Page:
Dolly, Carrots and Sex

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For biologists - and gardeners as practical biologists - cloning carrots is routine - a slip of tissue can be re-grown into an entire organism. But not, apparently, animals, which have to have sex to reproduce. But why? The immediate answer lies in developmental processes which control how DNA is expressed. But what is the evolutionary significance of sex, and why are there so many seemingly unnecessary males? And what are the implications of breaking this sexual barrier - for sheep, cows, and now possibly even people? Biologists point to monozypotic twins as being more identical than clones, but they miss the social point that twins born as the result of sexual intercouse have parents. The human clone has an entirely new relationship to its progenitor, with neither bio-mother nor bio-father. Politicians constantly worry about the weakening of family life and values; just where might babies which arrived sans sex take us?

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This event was on Mon, 03 Apr 2000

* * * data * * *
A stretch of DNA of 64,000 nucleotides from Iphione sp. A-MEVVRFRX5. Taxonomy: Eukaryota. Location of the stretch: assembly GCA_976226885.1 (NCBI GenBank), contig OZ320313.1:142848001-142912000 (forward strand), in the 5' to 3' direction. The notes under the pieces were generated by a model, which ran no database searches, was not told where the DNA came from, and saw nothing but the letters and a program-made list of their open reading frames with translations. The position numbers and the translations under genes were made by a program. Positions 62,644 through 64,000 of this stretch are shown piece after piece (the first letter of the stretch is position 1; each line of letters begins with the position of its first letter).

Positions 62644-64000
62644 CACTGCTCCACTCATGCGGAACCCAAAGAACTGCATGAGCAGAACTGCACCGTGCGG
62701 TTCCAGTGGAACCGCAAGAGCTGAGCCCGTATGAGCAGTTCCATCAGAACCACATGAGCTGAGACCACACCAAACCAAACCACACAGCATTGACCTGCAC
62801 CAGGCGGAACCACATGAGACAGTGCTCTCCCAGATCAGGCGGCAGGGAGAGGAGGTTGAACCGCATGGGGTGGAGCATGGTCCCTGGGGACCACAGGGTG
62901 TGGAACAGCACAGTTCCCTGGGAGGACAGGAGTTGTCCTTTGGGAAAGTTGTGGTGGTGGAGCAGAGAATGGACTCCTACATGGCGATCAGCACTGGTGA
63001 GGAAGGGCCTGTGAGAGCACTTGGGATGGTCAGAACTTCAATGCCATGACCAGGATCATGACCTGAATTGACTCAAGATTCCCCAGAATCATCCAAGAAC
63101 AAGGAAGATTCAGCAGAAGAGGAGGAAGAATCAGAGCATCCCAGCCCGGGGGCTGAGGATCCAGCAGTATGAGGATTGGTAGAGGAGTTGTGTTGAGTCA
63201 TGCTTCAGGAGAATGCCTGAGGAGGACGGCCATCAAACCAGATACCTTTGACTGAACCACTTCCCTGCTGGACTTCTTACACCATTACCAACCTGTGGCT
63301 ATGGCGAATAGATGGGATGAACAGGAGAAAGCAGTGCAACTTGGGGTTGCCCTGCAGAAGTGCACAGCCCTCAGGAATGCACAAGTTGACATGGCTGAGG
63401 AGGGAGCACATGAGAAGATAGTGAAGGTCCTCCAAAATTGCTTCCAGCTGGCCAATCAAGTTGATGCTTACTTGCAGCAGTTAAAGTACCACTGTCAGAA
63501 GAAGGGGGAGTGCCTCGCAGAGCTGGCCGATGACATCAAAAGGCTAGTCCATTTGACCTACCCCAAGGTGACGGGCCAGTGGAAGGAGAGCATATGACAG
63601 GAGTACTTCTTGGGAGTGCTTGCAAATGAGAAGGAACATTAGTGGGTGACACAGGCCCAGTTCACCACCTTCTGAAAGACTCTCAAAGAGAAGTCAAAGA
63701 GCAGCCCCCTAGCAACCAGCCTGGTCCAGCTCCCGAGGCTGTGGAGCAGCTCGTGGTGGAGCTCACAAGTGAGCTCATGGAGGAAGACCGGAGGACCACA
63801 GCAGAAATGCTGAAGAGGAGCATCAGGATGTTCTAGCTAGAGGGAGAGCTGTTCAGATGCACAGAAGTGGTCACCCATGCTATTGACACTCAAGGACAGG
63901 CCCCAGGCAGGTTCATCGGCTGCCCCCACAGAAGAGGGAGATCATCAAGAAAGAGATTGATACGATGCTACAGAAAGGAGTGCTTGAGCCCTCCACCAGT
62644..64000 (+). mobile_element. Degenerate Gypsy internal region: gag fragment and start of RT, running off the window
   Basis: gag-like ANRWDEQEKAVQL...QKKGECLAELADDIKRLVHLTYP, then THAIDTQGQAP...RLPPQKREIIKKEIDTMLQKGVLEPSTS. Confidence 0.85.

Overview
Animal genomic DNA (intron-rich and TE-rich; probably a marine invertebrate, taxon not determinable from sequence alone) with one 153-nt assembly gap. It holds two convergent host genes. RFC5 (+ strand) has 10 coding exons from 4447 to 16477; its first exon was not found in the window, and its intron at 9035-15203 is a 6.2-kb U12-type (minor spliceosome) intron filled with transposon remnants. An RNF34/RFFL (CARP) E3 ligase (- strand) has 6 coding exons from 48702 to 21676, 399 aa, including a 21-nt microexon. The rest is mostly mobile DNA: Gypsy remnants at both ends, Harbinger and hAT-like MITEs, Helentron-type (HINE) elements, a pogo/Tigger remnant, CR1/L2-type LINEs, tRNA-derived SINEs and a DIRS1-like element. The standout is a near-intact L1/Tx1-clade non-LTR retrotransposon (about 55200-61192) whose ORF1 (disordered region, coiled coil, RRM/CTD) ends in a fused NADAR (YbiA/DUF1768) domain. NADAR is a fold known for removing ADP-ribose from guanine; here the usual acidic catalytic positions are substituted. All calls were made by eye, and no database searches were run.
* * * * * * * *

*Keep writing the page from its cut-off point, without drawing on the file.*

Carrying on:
hilary rose

Professor Hilary Rose

Professor of Physic

Hilary Rose has published extensively in the sociology of science from a feminist perspective and has held numerous appointments in the UK, USA, Australia, Austria, Norway, Finland and at the Swedish...

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professor steven rose

Professor Steven Rose

Professor of Physic

Professor Steven Rose is a Professor of Biology and Neurobiology at the Open University and University of London. Rose read Biochemistry at King's College, Cambridge and Neurobiology at Cambridge and the Institute...

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